• Do not close all the curtains and simply leave them closed at all times.
  • Lock your gate. Some thieves will hop the fence, but it will put at least some of them off.

Alarms and Cameras

Ring video doorbellAlarms and cameras may dissuade break ins or they may not, but at least they can alert you so that you can call the police and address it before more damage is done.

There are several fairly inexpensive video doorbells and camera systems (Eufy,  Ring, Nest, among others) and many home security camera systems out there.

Some of these have communities who share incidents in the neighborhood and folks can help report things, too. And some, like Ring, can add an alarm feature to it.

Standalone alarms are a wise investment if you have a home that will be vacant, too. There are many choices of providers and options to consider.

If you are going to be gone for a long time, and the home is habitable, you might consider hiring a house sitter. Some may have their own furniture and others may need a furnished house.  You could also rent the home out, depending on the reason it’s unoccupied and for how long.

Insurance considerations

Homeowners insurance companies have varying policies on vacant homes (how soon are they categorized as such, and whether or not having furniture inside causes it to not be considered vacant).  Many insurance companies require that you inform them if the home becomes unoccupied for a period of time (often 30 or 60 days). If it’s furnished and someone stays there occasionally, it may not be dubbed as vacant – but it might be. You’ll need to ask.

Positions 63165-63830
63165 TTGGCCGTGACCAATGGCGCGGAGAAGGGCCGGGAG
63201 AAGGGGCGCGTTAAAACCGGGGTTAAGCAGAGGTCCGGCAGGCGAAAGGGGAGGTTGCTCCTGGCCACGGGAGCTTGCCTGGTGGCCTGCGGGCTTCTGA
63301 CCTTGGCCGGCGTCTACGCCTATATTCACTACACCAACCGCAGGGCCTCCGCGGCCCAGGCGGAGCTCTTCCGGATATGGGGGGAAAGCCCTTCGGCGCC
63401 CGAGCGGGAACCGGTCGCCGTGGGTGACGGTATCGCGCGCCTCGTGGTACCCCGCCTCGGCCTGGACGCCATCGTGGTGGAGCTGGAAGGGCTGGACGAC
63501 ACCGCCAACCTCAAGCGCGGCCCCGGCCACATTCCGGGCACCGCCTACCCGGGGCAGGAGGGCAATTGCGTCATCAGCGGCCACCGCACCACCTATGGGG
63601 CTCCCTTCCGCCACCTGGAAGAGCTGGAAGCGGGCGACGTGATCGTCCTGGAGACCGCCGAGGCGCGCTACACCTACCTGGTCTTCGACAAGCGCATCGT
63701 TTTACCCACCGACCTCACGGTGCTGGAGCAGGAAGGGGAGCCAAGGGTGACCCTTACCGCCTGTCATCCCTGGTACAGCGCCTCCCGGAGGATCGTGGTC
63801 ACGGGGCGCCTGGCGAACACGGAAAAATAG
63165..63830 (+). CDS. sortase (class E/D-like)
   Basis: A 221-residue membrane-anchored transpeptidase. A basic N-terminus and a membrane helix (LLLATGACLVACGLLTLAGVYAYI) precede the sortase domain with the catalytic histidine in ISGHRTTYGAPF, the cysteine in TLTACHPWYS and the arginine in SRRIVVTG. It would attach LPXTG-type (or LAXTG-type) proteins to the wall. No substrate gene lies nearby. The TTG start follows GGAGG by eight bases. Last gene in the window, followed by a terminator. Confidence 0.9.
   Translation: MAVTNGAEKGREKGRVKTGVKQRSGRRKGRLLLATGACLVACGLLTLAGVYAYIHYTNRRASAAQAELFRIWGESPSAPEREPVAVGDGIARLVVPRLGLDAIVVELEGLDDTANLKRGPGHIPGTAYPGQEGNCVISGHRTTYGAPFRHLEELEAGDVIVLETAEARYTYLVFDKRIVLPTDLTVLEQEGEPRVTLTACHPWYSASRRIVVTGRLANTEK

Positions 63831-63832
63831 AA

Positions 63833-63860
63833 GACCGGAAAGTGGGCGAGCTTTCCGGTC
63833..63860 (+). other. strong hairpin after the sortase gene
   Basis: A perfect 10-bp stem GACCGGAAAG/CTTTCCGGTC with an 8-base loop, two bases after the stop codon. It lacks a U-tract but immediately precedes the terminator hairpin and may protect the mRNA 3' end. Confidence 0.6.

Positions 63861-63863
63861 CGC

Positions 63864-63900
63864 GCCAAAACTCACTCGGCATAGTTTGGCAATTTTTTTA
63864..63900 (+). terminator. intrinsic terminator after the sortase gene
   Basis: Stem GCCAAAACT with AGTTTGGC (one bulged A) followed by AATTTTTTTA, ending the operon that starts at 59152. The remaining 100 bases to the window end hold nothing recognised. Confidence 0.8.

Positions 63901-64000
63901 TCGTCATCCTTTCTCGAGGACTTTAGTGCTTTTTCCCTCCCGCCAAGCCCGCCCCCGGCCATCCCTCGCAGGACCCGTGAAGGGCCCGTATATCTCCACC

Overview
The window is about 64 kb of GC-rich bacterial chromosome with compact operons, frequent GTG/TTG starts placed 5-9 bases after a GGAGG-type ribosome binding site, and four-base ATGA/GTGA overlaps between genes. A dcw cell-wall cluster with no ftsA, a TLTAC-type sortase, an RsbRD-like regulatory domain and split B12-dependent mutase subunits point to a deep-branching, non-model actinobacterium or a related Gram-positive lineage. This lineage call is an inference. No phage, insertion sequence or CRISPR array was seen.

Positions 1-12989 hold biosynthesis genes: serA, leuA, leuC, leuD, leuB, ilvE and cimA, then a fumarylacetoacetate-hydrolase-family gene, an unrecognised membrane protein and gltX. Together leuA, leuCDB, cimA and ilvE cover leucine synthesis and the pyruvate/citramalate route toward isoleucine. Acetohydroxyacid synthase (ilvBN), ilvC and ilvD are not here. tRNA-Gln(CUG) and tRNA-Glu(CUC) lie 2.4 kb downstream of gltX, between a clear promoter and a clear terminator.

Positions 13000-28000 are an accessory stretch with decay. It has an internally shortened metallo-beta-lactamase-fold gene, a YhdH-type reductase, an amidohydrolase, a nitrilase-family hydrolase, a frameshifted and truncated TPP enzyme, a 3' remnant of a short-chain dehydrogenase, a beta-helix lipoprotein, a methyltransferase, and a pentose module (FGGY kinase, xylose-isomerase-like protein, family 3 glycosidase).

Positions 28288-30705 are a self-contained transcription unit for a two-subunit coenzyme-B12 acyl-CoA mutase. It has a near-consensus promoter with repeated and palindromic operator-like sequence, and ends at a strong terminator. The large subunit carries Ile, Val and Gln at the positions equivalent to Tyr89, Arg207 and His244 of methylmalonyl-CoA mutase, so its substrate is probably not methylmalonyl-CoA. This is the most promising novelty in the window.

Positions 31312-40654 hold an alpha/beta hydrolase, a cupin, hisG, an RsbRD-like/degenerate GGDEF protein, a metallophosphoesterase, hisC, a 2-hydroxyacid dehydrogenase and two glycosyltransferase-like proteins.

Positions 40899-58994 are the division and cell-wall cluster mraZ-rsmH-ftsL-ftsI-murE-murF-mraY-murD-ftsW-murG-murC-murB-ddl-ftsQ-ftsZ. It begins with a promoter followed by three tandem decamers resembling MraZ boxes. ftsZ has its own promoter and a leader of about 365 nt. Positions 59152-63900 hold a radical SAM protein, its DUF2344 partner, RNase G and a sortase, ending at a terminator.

If your policy is canceled, it can be hard to get new insurance. Allstate and State Farm are no longer writing new policies in California.

Homeowners who are in the process of selling a house need to be judicious about keeping their insurance in place. If damage happens to the house in escrow, the sellers must repair or replace it, even in an “as is” sale. It’s “as is” as on the date the contract was accepted.

    • The worst case scenario is if a home burns to the ground and there’s no insurance. The seller then will need to pay to rebuild that house for the buyer! At about $500 per square foot, that is very expensive indeed!

If you can make your home look occupied, the odds will improve that you won’t have intruders. This is true even in occupied homes (see the Neighborhood Watch post link below).

Unoccupied homes are more at risk

As Silicon Valley Realtors, we often sell homes that are vacant. We know first hand that an empty home can be too enticing to burglars (there’s always something to steal!), kids who want to party, and to squatters. It’s expensive and time consuming to evict the uninvited if they have moved in and to repair damage, and even insurance coverage for repairs includes a deductible and perhaps more expensive premiums in the future.

Whether you’re selling your home, away on a long vacation, or preparing to gut and remodel a home that you just bought, or one you are going to flip, you do not want intruders (and neither do your neighbors!), so please employ some of these tips if you’re not doing so already to make your home look occupied.

 

Related reading (on safety)

Neighborhood watch meeting at Belwood of Los Gatos after several break ins (of occupied homes)

Defensible space for fire resistance (on this site)

Blossom Hill Road Fatalities (on this site)